The worldwide increase in the incidence of allergic diseases and the limited efficacy of current vaccines require the development of new efficient vaccination strategies. Based on PTD (protein transduction domain) technology, we have engineered MAT (modular antigen translocation) molecules, aimed to enhance antigen presentation through intracellular targeting of the MHC II presentation pathway. MAT vaccines consist of a cloning cassette, which fuses Tat (transactivator of transcription) peptide to a truncated Ii (invariant chain), which is able to target antigens to the nascent MHC II molecules in the trans-Golgi compartment. To test the efficacy of intracellular targeting, we engineered arrays of MAT-fusions and compared the effects of recombinant allergens, Tat-conjugated allergens and MAT-conjugated allergens for the ability to stimulate T-cell proliferation and cytokine production in human PBMC (peripheral blood mononuclear cell) cultures derived from allergic individuals, and to elicit protective immune responses in mice. MAT–vaccines induced a strong proliferation of PBMCs at a low concentration and induced a Th2/Treg (regulatory T-cell) cell shift in the cytokine profile, reflecting those reported in successfully desensitized allergic individuals. In allergic mouse models, we showed that MAT–vaccines are highly efficient in desensitizing mice and protect them from anaphylactic shock. The technology is applicable not only for the treatment of allergies, but also for the development of preventive vaccines in general.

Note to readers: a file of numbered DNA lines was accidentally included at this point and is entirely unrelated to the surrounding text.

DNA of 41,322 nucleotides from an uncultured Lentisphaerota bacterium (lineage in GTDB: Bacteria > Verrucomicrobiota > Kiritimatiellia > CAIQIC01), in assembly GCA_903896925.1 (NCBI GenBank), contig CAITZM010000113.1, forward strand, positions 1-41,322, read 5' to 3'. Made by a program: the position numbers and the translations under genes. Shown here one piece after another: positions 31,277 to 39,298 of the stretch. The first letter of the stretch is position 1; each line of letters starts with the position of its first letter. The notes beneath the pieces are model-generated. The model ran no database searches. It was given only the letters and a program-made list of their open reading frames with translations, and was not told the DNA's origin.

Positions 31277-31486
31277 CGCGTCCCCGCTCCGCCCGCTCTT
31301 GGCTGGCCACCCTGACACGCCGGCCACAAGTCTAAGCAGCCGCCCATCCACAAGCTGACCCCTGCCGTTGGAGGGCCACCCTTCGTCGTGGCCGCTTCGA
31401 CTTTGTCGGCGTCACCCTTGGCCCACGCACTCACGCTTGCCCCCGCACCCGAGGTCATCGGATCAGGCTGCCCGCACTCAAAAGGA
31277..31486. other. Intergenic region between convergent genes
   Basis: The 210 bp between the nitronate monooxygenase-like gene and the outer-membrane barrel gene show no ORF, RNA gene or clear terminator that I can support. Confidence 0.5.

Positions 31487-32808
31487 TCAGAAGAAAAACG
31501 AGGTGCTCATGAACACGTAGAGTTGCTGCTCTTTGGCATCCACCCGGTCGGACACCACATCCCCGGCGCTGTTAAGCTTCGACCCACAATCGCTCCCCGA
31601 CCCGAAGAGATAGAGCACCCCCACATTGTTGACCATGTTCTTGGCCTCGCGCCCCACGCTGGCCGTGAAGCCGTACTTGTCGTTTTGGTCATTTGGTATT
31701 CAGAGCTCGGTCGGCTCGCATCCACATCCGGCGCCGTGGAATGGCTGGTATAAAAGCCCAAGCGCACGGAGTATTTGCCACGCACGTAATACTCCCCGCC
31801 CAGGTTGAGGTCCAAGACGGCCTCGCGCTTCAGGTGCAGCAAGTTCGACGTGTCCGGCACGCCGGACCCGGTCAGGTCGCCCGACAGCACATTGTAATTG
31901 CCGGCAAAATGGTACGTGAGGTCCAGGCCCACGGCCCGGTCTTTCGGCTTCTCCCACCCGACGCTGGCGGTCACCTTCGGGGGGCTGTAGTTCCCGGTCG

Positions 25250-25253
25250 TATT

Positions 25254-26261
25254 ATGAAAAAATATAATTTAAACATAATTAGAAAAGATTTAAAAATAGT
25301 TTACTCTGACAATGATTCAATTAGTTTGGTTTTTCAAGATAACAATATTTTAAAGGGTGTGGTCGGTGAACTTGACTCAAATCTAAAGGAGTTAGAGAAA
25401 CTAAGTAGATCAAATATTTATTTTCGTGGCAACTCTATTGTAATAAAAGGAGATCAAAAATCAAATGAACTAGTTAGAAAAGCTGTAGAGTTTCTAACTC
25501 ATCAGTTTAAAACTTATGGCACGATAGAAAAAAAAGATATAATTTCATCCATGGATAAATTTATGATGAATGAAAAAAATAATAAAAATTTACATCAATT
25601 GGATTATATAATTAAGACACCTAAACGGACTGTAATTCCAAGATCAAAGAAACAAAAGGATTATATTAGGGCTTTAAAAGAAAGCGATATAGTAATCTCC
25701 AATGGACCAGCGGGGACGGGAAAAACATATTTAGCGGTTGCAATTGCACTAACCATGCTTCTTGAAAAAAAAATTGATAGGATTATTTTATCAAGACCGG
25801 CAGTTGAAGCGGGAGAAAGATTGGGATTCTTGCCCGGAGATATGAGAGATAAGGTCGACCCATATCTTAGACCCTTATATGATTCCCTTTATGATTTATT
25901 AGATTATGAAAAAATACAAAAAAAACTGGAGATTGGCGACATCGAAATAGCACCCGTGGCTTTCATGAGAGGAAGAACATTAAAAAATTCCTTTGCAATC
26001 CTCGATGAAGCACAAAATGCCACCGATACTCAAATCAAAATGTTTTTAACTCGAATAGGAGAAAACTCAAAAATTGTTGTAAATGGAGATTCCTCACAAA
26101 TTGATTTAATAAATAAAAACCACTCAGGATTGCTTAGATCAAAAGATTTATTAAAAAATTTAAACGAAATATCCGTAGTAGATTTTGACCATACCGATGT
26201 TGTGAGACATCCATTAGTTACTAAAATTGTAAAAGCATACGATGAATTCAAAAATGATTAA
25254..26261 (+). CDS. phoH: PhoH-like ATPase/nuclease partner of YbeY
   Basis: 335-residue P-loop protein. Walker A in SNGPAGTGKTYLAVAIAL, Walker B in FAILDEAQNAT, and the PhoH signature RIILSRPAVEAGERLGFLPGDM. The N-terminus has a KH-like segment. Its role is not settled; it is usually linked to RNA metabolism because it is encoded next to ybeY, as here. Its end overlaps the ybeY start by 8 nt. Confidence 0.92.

Conference Article| July 20 2007
Targeting the MHC II presentation pathway in allergy vaccine development
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C. Rhyner, T. Kündig, C.A. Akdis, R. Crameri; Targeting the MHC II presentation pathway in allergy vaccine development. Biochem Soc Trans 1 August 2007; 35 (4): 833–834. doi: https://doi.org/10.1042/BST0350833
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